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Social Media in Banking Thematic Research Report 2024: Prospects of Social Media Giants for a Deep Assault on Financial Services, and How Incumbent Banks Might Respond -
[April 19, 2024]

Social Media in Banking Thematic Research Report 2024: Prospects of Social Media Giants for a Deep Assault on Financial Services, and How Incumbent Banks Might Respond -

The "Social Media in Banking - Thematic Research" report has been added to's offering.

This report maps out the prospects of social media giants for a deep assault on financial services, and how incumbent banks might respond.

This helps identify the best attack vectors for social media giants, but also where incumbent banks should focus efforts to maximize retention. Meanwhile, our signals data covering M&A activity, hiring activity, corporate filings, and patent applications highlights early indicators of the key technology bets social media giants are placing, which can help incumbent banks benchmark capabilities and close gaps.

Historically, the average return on equity for a social media giant is much higher than for a bank (maybe 5-10% for a bank versus 30% for social media firms), so there has been little incentive to apply for a banking license. However, the altered rate environment has changed the calculus on this, presenting a tantalising attack vector of lending with a lower cost of funding. Alongside that, social media companies are under pressure to diversify away from their ad-funded business model in the face of increased regulatory scrutiny.

In 2023 alone, Alphabet, Amazon, ByteDance, and Meta were fined a combined $7.7 billion for breaching data privacy laws over their ad-targeting practices. Regulators have also accused them of monopolistic behavior around access to personal data. In 2023, Alphabet, ByteDance, Meta, and Microsoft were classified as "gatekeepers" under the EU's latest antitrust legislation. All this points to a likely broadening and deepening of social media firms in consumer financial services.


  • The single biggest demographic shift for incumbent banks will likely be the inversion in provider preferences. In the US, for example, customers aged 18-24 are nearly half as likely to prefer traditional providers (31%) versus the general population (56%) for their primary current account relationship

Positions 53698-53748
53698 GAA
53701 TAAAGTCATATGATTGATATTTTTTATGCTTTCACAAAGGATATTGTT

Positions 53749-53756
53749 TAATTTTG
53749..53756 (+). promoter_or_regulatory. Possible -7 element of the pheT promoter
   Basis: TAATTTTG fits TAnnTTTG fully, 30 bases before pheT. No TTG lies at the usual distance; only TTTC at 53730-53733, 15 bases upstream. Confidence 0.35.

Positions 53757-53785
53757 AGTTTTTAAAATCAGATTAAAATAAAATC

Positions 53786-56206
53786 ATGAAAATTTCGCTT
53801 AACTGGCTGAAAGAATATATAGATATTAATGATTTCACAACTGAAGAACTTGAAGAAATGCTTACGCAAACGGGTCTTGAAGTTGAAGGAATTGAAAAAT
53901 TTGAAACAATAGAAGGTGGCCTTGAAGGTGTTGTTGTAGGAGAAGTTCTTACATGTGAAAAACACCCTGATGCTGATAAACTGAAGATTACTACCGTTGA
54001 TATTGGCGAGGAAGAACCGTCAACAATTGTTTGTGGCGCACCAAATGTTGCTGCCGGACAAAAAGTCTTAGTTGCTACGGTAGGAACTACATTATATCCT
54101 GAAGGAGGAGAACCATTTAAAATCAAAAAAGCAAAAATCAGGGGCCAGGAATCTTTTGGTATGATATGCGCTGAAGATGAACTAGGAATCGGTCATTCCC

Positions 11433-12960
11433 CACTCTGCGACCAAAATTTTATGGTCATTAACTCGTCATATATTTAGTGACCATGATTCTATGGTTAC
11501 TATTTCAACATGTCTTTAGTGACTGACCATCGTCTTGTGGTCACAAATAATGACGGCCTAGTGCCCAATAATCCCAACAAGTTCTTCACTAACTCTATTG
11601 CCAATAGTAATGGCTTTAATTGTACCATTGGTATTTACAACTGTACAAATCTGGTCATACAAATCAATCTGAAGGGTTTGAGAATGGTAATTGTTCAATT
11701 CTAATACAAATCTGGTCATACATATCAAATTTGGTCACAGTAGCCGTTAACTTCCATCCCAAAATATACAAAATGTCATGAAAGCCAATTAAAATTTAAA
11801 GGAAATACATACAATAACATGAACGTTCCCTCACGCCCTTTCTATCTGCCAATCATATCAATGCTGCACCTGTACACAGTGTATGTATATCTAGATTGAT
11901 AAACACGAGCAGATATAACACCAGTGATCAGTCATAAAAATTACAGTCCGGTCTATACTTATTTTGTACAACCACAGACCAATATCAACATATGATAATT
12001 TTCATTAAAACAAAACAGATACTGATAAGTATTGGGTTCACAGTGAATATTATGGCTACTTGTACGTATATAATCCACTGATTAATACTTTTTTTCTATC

• When looking at preferred research methods for financial products, 34% of respondents in the US aged 18-24 are likely to rely on family and friends versus 26% for the general population. This speaks to declining trust in traditional providers (and traditional sources of media) and a growing reliance on family and friends, both in person and via vast social networks and online communities.
  • Across all regions, consumers value privacy and security over convenience and speed, which for social media giants like Meta (with well-documented privacy issues) suggests younger customers may not be the captive demographic.

Reasons to Buy

  • Understand how social media giants' traditional business models are evolving.
  • Review which disruptive technologies (such as cloud, artificial intelligence, and the metaverse) confer the most advantages for social media giants, and where they represent compete or collaborate opportunities for incumbent banks.
  • Interrogate how social and macroeconomic trends (such as ESG, BRIC economies, the gig economy, the subscription economy, diversity and inclusion, and gender empowerment) create new threats and opportunities for social media players and incumbent banks.
  • Understand the latest regulatory trends impacting the social media business model, and where arbitrage opportunities exist for social media giants versus incumbent banks.
  • Review the latest consumer survey data to understand the best attack vectors for social media giants (by channel, product, demographic, and technology), and how incumbent banks can drive retention among the most at-risk customer segments.
  • View firm-level insight on the leading social media companies and how they have invested in new capabilities and features in anticipation of a deeper encroach into FS, as well as examples of how leading banks have responded.

Key Topics Covered:

  • Executive Summary
  • Players
  • Thematic Briefing
  • Trends
  • Technology trends
  • Macroeconomic trends
  • Regulatory trends
  • Industry trends
  • Timeline
  • Industry Analysis
  • Signals
  • M&A trends
  • Value Chain
  • Direct entry
  • Channel partner
  • Technology partner
  • UX paragon
  • Companies
  • Public companies
  • Private companies
  • Sector Scorecard
  • Retail banking sector scorecard
  • Glossary

A selection of companies mentioned in this report includes, but is not limited to:

  • Amazon
  • Google
  • Facebook
  • Apple
  • Alphabet
  • Tinkoff Bank
  • AIB
  • Capital One
  • WE Bank
  • MyBank
  • Monzo
  • Natwest/RBS
  • Danske Bank
  • DBS
  • TSB
  • BBVA
  • Citibank
  • mBank
  • Revolut
  • Credit Agricole
  • Barclays
  • CreditLadder
  • NovaCredit
  • Experian
  • Equifax
  • TransUnion
  • Tink
  • Bud
  • Plaid
  • TrueLayer
  • Cornami
  • Decentriq
  • Immuta
  • Inpher
  • Statice

For more information about this report visit

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